As Three Amigos Meet, Unfinished Trade Business: Jennifer Wells
It would be a mistake to allow this Brexit business to soft soap the so-called Three Amigos summit being held in Ottawa Wednesday.
The White House has set the stage for a three-way engagement that trumpets clean energy targets with, no doubt, an underlay of the benefits won via the North American Free Trade agreement, which came into effect as the New Year dawned in 1994. The overseas uncertainties in the wake of the Leave vote and the continued demagoguery of Donald Trump in the U.S. are expected to result in a rah-rah moment for unimpeded trade in a globalized world.
But the true foundation for trade — it seems almost silly to state something so obvious — is labour, and the forging of NAFTA then and the state of labour today is a story of unfinished business. I say this not only because of the trilateral relations between our North American countries, but because the Trans-Pacific Partnership looms on the horizon. The TPP will, if ratified, tie in countries that bear the hallmarks of Mexico then and now – Malaysia, Vietnam, Brunei — in the realm of cheap (and child) labour and inadequate worker protections.
Last month, the Star’s Sara Mojtehedzadeh shone a light on labor issues in Mexico, including the deployment of “ghost unions.” Travelling to Tijuana Mojtehedzadeh documented the creation of employer-dominated phantom unions that are little more than corporate proxies. Once entrenched these ghost unions put up a Trump-like wall between the employer and such labour issues as workplace safety. Such a union, Mojtehedzadeh wrote, “essentially serves as a protection contract for factories — ensuring that workers will never be able to independently organize.”
A year ago, some two decades after the ratification of NAFTA, the U.S. representative to the 104th session of the International Labor Conference said this: “The persistence of false trade unions, or ‘protection unions,’ remains a major challenge in Mexico and constitutes a serious abrogation of the right to freedom of association, particularly as collective bargaining agreements are concluded with these protection unions without the knowledge and consent of workers, often even before enterprises open, and providing only the minimum benefits required by law.”
NAFTA stands, in fact, as a shining example of how not to affirm labour rights, which didn’t even make it into the primary document. One of two side agreements appended to the deal (the other is on the environment), the North American Agreement on Labor Cooperation set freedom of association and protection of the right to organize as a primary obligation. Yet structurally, domestic labor laws were not compelled to abide by international standards and the “preferred approach” as stated in the agreement, is to underscore, say, minimum employment standards through co-operation. The agreement was unenforceable and failed to enshrine as national law the standards of the International Labor Organization.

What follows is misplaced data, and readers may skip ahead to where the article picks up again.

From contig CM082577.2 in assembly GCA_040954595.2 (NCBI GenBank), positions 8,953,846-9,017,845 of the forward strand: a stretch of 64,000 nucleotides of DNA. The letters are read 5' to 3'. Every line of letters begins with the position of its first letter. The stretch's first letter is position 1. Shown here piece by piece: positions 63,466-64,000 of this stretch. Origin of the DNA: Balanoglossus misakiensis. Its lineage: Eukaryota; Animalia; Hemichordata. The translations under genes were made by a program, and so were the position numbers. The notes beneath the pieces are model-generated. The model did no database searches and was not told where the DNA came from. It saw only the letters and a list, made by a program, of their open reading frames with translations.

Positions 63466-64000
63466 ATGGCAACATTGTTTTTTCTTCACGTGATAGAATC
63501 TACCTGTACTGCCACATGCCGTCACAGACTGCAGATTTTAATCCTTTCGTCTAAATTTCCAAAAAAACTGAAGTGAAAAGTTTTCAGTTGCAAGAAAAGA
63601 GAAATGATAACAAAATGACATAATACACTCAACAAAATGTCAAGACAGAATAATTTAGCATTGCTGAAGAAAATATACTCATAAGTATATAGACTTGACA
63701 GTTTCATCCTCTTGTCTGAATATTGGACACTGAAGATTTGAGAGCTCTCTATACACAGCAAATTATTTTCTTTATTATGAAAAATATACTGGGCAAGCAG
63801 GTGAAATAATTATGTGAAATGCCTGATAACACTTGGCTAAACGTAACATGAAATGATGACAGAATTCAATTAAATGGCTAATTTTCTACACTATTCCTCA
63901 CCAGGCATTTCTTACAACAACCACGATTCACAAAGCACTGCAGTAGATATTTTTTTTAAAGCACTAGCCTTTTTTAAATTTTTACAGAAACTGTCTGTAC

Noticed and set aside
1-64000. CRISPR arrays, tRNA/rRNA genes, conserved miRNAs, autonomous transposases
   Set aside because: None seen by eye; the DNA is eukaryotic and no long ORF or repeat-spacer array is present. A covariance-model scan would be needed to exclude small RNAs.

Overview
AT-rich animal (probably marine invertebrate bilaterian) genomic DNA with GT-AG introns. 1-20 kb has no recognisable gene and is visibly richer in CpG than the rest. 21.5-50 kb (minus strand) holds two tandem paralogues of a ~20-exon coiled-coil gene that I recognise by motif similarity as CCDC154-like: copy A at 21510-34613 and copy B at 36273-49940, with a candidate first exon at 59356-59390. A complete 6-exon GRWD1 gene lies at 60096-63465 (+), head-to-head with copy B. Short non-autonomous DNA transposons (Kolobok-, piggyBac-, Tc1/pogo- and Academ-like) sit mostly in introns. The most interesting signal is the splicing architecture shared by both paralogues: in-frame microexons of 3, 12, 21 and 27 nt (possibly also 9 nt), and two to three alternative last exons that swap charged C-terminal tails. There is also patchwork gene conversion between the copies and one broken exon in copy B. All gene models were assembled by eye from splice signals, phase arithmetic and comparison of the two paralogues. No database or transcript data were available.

In this the Americans, represented by President Bill Clinton and his “more growth, more equality” sound bite, walked tall and carried a small stick.
NAFTA would become a cudgel when Barack Obama, then a mere senator from Illinois, contested Hillary Clinton for the Democratic leadership. “We can’t keep passing unfair trade deals like NAFTA that put special interests over workers’ rights,” he said in a swing through Ohio in the winter of 2008.
Obama says now that the TPP presents the optimum opportunity to enshrine international labor standards. Bilateral agreements have been negotiated between the U.S. and Malaysia, Brunei and Vietnam, each presenting its own challenges. In Communist Vietnam, by example, attempts to form unions have led to imprisonment and beatings. Labour exploitation has been well-documented in Brunei for years, as has forced labour in Malaysia.
In January, Human Rights Watch concluded that while these so-called Consistency Plans are important to advance much-needed reform, “the extent to which they will be implemented or enforced is unclear, particularly given poor enforcement of labor rights provisions in other trade agreements and under each country’s domestic laws.”
Mexico, of course, is a party to the TPP, what presidential hopeful Hillary Clinton has called the “gold standard” in trade deals, opening “free, transparent, fair trade, the kind of environment that has the rule of law and a level playing field.” Yet a report from the AFL-CIO contends that labour abuses in Mexico continue.
It is this that President Enrique Pena Nieto should be answering to, making the case that labor law reform will allow for the rights of organization that should have been enshrined in, oh, 1994.